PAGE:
Why are spirits high among the Sighet Jews at the start of Elie Wiesel's Night?

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Despite outright warnings and omens of disaster, the Jews of Sighet, the Transylvanian town where Elie Wiesel grew up, refuse to acknowledge the imminent danger they face. In the first few pages of Wiesel's memoir he doesn't even mention the war. It intrudes abruptly when Moshe the Beadle is deported along with other foreign-born Jews. When Moshe miraculously returns, he reports on the atrocities he witnessed and the incredible cruelty of the Nazis. The townspeople don't believe Moshe and won't even listen to his warnings. Moshe's story is soon forgotten, and Elie says life went back to normal as news from the war was good and it seemed the Nazis were destined for defeat. Some said, "Hitler won't be able to do us any harm, even if he wants to." The Jews cannot fathom that the Germans could actually exterminate an entire race of people.

Although it seems the war may be drawing to a close, "disturbing news" about the Germans occupying Hungary reaches Sighet. Again people express disbelief that anything will happen. They say, "The Germans won't get as far as this." Elie says that "optimism" returned. Soon, however, Germans begin to filter into the town, but even then, at the height of "anxiety" and "anguish," the Jews remain in denial. Some claim the Germans are benign and there's even a report that they have given Madame Kahn "a box of chocolates." They say,

"Well, there you are, you see! What did we tell you? You wouldn't believe us. There are your Germans! What do you think of them? Where is their famous cruelty?"

Even after the Jews are forced to wear yellow stars and denied access to restaurants and travel, their spirits remain intact. The establishment of the ghettos actually raises optimism as the Jews consider the ghettos an improvement and their own insulated world. Elie writes,

The general opinion was that we were going to remain in the ghetto until the end of the war, until the arrival of the Red Army. Then everything would be as before.

Of course, nothing ever returns to normal for Elie and the other Jews, as shortly after the ghettos are set up the deportations begin. Amazingly, Elie's father refuses to believe in the impending catastrophe as he won't listen to his old servant Martha, who wants to hide the family in her village. Instead, the family is eventually deported to the concentration camps, and only Elie survives the ordeal.

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At the beginning, the spirits among the Jews of Sighet are relatively high because they have the mentality that they will be safe, nothing bad will happen to them personally. Even when the first soldiers arrive, the spirits are high. The soldiers are cordial in the homes they reside in with the Jews of the town, so the townspeople believe the rumors of violence to be false.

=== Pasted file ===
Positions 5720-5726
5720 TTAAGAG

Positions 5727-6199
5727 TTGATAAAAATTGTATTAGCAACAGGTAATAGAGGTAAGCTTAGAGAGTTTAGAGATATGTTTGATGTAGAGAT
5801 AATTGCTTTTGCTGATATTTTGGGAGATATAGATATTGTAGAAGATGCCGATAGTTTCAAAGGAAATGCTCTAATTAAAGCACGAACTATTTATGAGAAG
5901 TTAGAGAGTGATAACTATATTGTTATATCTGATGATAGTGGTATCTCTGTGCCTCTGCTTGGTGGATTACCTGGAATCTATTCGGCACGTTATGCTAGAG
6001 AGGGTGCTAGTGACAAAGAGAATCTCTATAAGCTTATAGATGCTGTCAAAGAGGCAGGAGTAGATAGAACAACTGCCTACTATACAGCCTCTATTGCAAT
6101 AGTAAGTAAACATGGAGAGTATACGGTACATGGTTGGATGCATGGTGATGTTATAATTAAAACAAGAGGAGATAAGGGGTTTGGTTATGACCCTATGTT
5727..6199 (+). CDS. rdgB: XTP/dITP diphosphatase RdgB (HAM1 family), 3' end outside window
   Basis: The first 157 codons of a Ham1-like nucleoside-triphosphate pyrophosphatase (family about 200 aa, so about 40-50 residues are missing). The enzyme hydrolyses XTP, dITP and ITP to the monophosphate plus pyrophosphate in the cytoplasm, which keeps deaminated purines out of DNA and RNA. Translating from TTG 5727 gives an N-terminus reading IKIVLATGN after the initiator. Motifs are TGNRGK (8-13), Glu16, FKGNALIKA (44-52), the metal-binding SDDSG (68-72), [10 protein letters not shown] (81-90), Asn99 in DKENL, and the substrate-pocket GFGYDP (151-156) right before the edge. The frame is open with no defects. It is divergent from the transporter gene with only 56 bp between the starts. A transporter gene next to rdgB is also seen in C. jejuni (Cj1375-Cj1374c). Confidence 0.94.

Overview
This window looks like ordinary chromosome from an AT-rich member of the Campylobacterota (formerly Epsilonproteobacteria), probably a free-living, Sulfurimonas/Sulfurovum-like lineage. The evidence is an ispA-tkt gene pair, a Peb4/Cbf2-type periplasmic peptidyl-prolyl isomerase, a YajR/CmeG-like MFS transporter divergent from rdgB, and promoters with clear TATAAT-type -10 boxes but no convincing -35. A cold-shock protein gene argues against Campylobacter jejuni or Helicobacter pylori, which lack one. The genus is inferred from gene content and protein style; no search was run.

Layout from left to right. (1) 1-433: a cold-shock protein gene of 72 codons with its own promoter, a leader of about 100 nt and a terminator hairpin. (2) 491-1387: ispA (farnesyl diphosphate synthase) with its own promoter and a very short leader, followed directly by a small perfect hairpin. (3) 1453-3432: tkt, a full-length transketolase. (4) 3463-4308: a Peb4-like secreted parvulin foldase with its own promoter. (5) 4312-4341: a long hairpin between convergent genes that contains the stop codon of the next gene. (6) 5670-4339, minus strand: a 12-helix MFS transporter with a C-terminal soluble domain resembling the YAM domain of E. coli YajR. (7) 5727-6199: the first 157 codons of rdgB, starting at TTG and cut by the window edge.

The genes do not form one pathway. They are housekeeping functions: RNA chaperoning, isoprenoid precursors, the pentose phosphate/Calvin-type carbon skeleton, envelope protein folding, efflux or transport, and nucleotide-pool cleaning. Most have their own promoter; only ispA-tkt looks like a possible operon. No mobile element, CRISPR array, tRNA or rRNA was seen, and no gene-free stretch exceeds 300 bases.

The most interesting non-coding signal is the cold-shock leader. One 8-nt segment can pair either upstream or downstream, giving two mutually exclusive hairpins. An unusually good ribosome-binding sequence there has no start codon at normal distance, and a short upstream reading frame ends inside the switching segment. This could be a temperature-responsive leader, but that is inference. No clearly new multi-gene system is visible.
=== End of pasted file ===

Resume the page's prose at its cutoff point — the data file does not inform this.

They are holding on to hope and are somewhat in denial of what is happening in neighboring areas. They excuse the accounts of brutality and murder given by Moshe the Beadle as cries for attention and insanity. If they were to accept these tales as true, they would have to accept the danger they were in and they would be forced to leave their comfort zones.

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Elie Wiesel's Night paints a harrowing picture of the Holocaust's effect on a young man. Yet at the beginning of the novel, all is well in Elie's life despite the war taking place all around him. He and the other Jewish residents of Sighet have high spirits at the beginning of the memoir.

The first reason has to do Sighet being located in Hungary. Until mid-1944, Hungarian Jews were not deported to German concentration camps. Elie and his family, listening to foreign radio stations, feel overjoyed at the progress the U.S. and U.S.S.R. are making against Nazi Germany. They are hopeful that the war will be over before Hitler can do anything to them.

The second reason is that Elie, along with the majority of Jewish people in Sighet, do not believe the rumors of the Holocaust. Even the horrific story told by Moishe the Beadle doesn't change their minds. They brush off his ramblings as madness. For them, it is impossible that such a genocide could occur in the 20th century.


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The Hungarian Jews, those whose families were natives of Hungary, felt they were safe and protected from the threat represented by the rising power and actions of the Gestapo and the Nazis. Even when the foreign Jews living in Sighet were arrested and transported away, those who remained behind maintained their optimism about the future of those who had been transported: "it was rumored that they were in Glaicia, working, and even that they were content with their fate."

When Moishe returned to Sighet, the stories he told of what had actually happened to those deported from the village were too terrifying to be believed. The Hungarian Jews

not only refused to believe his tales, they refused to listen. Some even insinuated that he only wanted their pity, that he was imagining things. Others flatly said that he had gone mad.

They continued to tell themselves that they were safe, that there was no real danger or threat, and so life could contine as it always had, dealing with day-to-day activities of family and business, discussing "strategy, diplomacy, politics, and Zionism- but not...their own fate."

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